Friday, March 30, 2007

A guy wrote a poem

Donald Hall wrote a poem called "The Ship Pounding" about his wife in a hospital, getting chemotherapy. He talks about how he thinks they are traveling somewhere – that the chemo will get them both home. But as he returns to the hospital with her a little bit later, now with her delirious, and presumably still more sick, he sees the hospital as a ship forever in port, without destination, its massive engines churning as the ship stays still.

I was on a pain and palliative care rotation at the hospital where I suspect that he wrote this poem, and a patient was saying something – which, I have to be honest, I now forget. (Does this make the story better or worse? I'm not sure.) I remember that I said, "There was a guy whose wife was here for cancer treatment in this hospital, and he wrote a poem where he described the hospital as a ship with its engines going all the time but always staying in port." The patient said, "Not going anywhere." And I said, "Right." And the patient gave a little smile in recognition.

I think I marked the moment in my memory not for the rest of the conversation but because I was amused at the way I blurted out my literary reference, as soon as I had done it. Was I going to tell this patient that I was referring to a poem that a literature-minded teacher had passed around to a medical school class, or tell him I was referring to a poem written by one of America's premier poets? (Not to mention that the poem was also partly about one of America's premier poets, Jane Kenyon, who was the one with the leukemia and then the delirium.) No. Somehow it was intuitively important to me that I describe it just as a poem by a guy who'd been in this hospital, as casually as I could, as if he'd written it down on a piece of paper and someone at the nurse's station had xeroxed it, and a nurse posted it up in the break room, and a resident passed it around on rounds with everyone nodding and saying, "Wow, that's cool. That's a really good poem."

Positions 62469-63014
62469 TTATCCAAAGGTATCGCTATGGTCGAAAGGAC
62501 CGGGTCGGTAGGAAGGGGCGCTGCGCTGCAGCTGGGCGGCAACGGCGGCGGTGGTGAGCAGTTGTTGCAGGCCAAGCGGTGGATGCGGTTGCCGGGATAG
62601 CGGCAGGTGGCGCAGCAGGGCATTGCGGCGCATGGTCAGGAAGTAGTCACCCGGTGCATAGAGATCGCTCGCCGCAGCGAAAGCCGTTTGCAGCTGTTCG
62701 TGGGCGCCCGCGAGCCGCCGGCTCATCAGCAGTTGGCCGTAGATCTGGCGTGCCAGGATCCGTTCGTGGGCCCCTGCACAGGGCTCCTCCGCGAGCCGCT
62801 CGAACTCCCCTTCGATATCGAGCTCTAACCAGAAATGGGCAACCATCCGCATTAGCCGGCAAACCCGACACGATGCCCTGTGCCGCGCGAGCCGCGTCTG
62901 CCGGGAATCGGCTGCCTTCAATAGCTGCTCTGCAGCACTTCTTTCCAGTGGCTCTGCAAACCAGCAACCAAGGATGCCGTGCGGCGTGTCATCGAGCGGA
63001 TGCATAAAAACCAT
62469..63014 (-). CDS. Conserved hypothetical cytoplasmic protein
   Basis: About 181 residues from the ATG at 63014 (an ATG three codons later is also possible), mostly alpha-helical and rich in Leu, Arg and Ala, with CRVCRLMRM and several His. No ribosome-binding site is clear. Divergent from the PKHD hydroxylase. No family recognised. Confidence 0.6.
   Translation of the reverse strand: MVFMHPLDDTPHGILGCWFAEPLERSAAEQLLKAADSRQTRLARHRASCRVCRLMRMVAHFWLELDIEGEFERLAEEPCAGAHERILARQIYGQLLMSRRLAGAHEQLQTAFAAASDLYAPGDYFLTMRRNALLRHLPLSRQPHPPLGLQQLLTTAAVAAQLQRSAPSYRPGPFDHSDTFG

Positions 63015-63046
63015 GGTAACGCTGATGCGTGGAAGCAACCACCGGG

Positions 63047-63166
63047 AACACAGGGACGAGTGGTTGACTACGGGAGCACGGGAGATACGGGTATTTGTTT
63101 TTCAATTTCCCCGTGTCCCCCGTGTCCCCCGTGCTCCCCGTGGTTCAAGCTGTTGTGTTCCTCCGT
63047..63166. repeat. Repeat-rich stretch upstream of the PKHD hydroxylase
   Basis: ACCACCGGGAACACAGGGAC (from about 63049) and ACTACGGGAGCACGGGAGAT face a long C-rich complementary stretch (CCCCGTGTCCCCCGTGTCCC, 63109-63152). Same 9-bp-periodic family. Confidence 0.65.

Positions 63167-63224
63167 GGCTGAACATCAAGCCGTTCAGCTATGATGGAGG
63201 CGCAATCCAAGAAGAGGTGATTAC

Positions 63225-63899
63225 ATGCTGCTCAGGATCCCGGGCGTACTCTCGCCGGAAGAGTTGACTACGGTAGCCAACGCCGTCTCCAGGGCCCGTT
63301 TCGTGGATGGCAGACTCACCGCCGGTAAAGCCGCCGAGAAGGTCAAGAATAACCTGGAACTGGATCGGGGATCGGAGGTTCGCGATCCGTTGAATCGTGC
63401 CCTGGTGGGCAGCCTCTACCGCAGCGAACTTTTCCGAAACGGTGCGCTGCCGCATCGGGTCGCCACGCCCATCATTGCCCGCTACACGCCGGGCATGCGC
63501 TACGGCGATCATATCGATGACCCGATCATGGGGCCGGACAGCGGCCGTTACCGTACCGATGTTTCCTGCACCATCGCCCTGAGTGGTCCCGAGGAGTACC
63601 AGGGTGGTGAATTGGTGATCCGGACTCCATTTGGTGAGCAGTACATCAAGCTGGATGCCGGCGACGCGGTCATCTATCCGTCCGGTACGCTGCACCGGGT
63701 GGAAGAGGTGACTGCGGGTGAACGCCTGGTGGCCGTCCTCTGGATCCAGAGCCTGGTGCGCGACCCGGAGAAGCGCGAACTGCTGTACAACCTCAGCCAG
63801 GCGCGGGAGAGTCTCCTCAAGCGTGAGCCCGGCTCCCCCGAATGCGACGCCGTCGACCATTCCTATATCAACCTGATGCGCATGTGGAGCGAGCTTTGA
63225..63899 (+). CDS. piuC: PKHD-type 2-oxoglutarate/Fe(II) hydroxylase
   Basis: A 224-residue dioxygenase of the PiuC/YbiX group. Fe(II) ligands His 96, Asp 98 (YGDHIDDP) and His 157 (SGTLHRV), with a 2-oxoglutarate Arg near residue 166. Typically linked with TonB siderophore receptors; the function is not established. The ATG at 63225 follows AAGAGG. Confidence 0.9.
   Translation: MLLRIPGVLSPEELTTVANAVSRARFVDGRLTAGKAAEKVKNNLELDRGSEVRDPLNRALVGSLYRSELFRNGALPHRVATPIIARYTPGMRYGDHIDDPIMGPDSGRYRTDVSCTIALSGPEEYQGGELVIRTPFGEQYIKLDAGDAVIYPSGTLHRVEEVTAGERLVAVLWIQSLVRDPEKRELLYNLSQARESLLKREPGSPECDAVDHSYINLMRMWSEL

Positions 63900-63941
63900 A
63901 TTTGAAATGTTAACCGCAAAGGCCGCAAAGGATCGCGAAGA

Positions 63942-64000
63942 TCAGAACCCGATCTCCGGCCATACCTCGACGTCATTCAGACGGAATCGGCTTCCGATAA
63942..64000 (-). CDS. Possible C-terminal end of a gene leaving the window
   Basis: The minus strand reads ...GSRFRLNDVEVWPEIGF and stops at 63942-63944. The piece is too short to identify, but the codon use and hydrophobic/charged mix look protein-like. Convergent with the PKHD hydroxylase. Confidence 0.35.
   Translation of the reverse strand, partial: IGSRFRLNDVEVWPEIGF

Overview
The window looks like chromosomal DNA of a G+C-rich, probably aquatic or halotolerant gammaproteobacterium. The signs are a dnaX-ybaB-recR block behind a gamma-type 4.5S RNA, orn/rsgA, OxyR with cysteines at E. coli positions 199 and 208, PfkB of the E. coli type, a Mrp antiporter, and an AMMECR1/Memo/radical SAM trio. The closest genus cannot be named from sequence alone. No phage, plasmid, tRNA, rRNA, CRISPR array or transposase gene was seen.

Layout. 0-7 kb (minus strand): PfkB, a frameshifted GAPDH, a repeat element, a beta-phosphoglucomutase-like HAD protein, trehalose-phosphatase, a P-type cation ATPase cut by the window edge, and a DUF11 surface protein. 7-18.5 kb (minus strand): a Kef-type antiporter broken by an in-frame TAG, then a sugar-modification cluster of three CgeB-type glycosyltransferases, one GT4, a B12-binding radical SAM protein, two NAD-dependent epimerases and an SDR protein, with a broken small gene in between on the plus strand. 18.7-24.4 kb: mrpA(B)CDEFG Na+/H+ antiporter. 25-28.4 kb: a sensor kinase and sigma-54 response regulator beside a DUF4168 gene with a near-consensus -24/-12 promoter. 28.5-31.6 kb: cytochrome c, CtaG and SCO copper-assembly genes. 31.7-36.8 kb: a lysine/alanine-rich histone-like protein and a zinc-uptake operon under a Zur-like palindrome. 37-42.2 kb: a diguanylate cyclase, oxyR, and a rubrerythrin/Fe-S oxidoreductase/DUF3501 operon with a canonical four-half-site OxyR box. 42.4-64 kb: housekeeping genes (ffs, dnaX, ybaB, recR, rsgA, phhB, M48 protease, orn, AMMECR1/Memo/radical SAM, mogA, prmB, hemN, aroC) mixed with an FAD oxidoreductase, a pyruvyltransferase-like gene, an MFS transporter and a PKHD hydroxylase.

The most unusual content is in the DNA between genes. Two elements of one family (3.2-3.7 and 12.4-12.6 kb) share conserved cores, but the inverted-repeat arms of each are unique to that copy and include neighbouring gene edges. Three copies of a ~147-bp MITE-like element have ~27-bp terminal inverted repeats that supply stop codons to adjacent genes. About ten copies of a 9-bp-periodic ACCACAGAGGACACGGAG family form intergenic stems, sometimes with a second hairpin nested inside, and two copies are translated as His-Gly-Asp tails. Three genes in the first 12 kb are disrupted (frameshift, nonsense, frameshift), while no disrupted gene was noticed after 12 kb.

Although this is not how the poem found its way to me, it seemed useful to imply that it had. By acting like it was just this poem that the nurses had been handing around, I think I hoped to convey that I was just connecting the experience of one inhabitant of this hospital to another. Perhaps this was my barely conscious effort to play an old role, based on the idea that the doctor should exist only in the social role of doctor. The doctor lives not as the person who goes home and reads a book of poems, but only as one of the crew, on the ship, tending to the churning, pounding engines.

2 comments:

Paul Levy said...

Neat site, Joe. I have linked to mine. Paul

Joe Wright said...

Thank you! I'm honored to have you link to it so early in its life; I'm a regular reader of your blog.

best, joe